Greed: Students often pursue degrees not for the sake of learning but with the aim of getting a better-paying job, so they can buy a bigger house and fancier cars than those owned by their parents and their neighbours. That often leads to greed for grades they have not earned.
Some students cheat on exams or plagiarise their papers; others, sometimes the most diligent, harass professors into giving them grades unjustified by their performance. The goal of such cheaters and grade-grubbers is not the reality of achievement but the appearance of it. They will then apply for graduate programs or entry-level jobs that they do not really desire and for which they are not really qualified.
They want to be lawyers, but they are bored by law courses. They want to be doctors, but they do not care about healing people. They want to go into business not to provide useful products and services, but to get rich by any means necessary. And so they come to believe that no one has integrity and that there is no basis, other than the marketplace, by which value can be judged.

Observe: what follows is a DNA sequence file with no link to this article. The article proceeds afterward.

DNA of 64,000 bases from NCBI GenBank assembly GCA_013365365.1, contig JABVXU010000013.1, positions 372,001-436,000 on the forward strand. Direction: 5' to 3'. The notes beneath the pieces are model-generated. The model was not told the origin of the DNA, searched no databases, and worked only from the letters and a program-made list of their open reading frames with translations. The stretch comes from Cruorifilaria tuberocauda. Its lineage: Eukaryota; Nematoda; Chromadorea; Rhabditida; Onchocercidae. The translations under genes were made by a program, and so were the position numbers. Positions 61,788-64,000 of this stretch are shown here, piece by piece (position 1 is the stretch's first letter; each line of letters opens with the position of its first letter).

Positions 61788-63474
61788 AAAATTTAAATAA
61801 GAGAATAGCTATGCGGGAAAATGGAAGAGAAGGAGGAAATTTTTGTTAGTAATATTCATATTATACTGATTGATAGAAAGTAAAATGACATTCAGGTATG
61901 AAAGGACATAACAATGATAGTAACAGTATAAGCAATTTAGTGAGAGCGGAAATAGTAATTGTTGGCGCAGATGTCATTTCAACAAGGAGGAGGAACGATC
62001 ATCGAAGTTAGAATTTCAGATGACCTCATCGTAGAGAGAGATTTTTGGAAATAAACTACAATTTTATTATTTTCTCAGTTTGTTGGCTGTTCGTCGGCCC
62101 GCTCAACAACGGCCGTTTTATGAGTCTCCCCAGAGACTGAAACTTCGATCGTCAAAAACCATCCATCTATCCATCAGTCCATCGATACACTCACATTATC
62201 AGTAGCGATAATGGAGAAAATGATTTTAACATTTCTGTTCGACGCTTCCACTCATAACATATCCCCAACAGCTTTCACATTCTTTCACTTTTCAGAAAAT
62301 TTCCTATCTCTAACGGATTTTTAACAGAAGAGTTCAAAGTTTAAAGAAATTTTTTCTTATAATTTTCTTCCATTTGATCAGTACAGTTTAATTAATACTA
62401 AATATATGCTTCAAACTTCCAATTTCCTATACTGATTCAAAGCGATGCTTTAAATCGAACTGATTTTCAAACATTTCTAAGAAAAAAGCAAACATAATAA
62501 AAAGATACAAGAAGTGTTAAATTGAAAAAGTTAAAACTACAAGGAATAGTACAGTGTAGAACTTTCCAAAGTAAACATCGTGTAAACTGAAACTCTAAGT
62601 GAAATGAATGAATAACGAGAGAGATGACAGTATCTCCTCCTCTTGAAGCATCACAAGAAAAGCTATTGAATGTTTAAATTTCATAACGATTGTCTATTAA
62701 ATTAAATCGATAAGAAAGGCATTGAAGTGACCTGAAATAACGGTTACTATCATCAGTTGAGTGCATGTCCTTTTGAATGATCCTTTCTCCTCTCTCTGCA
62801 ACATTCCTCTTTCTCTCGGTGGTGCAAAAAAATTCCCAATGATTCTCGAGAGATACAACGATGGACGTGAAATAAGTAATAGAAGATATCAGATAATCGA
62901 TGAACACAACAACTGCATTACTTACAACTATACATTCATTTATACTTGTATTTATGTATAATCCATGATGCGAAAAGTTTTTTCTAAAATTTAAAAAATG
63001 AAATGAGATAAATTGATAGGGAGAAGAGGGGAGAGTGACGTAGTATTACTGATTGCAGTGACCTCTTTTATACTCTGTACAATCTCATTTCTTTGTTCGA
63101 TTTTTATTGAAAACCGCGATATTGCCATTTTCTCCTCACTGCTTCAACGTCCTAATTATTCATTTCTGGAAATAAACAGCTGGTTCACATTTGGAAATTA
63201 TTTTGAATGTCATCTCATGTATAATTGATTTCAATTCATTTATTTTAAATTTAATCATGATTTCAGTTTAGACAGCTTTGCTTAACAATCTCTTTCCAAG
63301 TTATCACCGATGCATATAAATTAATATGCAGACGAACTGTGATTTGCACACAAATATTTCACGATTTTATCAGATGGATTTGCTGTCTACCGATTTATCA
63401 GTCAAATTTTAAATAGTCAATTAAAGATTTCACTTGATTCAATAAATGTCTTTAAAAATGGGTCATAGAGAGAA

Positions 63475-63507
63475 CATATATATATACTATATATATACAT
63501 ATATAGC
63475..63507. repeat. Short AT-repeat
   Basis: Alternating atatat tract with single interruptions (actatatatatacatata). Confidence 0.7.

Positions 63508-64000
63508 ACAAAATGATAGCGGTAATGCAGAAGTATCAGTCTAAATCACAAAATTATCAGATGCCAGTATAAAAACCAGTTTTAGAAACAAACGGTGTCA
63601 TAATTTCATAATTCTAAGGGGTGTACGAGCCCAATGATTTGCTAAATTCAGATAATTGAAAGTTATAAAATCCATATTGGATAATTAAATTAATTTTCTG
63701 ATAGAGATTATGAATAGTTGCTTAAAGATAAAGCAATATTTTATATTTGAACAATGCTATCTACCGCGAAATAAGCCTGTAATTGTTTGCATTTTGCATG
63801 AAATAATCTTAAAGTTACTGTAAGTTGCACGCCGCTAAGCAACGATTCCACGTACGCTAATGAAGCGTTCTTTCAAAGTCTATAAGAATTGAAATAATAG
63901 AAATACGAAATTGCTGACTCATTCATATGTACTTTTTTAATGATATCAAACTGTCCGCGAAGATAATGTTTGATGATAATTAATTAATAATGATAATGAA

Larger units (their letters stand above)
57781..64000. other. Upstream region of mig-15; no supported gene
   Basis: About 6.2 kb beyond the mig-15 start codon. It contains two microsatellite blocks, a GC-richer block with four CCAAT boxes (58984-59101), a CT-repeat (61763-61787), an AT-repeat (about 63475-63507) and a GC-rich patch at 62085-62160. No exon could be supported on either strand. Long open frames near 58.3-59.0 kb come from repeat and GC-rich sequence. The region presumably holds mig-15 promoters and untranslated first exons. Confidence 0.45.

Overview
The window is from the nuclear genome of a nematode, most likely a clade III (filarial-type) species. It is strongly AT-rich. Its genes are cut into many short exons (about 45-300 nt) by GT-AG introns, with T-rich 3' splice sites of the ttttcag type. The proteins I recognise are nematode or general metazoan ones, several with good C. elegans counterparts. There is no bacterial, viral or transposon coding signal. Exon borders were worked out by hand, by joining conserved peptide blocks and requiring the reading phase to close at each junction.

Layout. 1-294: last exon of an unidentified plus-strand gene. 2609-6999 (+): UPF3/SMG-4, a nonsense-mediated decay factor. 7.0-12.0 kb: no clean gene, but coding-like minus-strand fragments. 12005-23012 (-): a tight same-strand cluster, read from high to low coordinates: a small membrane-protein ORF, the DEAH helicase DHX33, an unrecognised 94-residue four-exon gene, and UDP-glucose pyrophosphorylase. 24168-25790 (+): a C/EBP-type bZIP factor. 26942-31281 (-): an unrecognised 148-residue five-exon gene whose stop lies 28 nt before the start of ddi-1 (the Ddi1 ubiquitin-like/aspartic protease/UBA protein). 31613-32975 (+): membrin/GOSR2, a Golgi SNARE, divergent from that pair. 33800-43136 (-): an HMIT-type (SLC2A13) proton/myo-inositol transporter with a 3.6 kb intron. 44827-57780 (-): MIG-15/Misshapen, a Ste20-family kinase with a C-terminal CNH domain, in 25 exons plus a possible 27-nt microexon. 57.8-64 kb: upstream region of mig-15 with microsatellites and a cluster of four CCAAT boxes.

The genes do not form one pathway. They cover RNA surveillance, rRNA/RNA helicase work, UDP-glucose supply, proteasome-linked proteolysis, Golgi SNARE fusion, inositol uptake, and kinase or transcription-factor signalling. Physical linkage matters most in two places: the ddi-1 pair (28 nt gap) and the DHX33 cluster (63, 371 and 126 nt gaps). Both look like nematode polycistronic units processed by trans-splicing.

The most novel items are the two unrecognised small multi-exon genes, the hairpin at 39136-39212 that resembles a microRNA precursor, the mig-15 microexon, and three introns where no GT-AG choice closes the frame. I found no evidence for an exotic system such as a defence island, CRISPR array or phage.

Anger: Seemingly more often than in the past, professors encounter students who are angered by challenging assignments, which they label - with bureaucratic self-assurance - unfair or even discriminatory. When students do not succeed, they sometimes conclude that their professors are "out to get them" because of some vague prejudice.
Students feel entitled to deference from professors who "work for them and should act like it". They do not come to see them for clarification about an A-; instead, they argue that they are paying a lot of money and, therefore, deserve a high grade, and if you don't give it to them, they will "complain to management", as if they were sending back food in a restaurant.Read the whole piece here.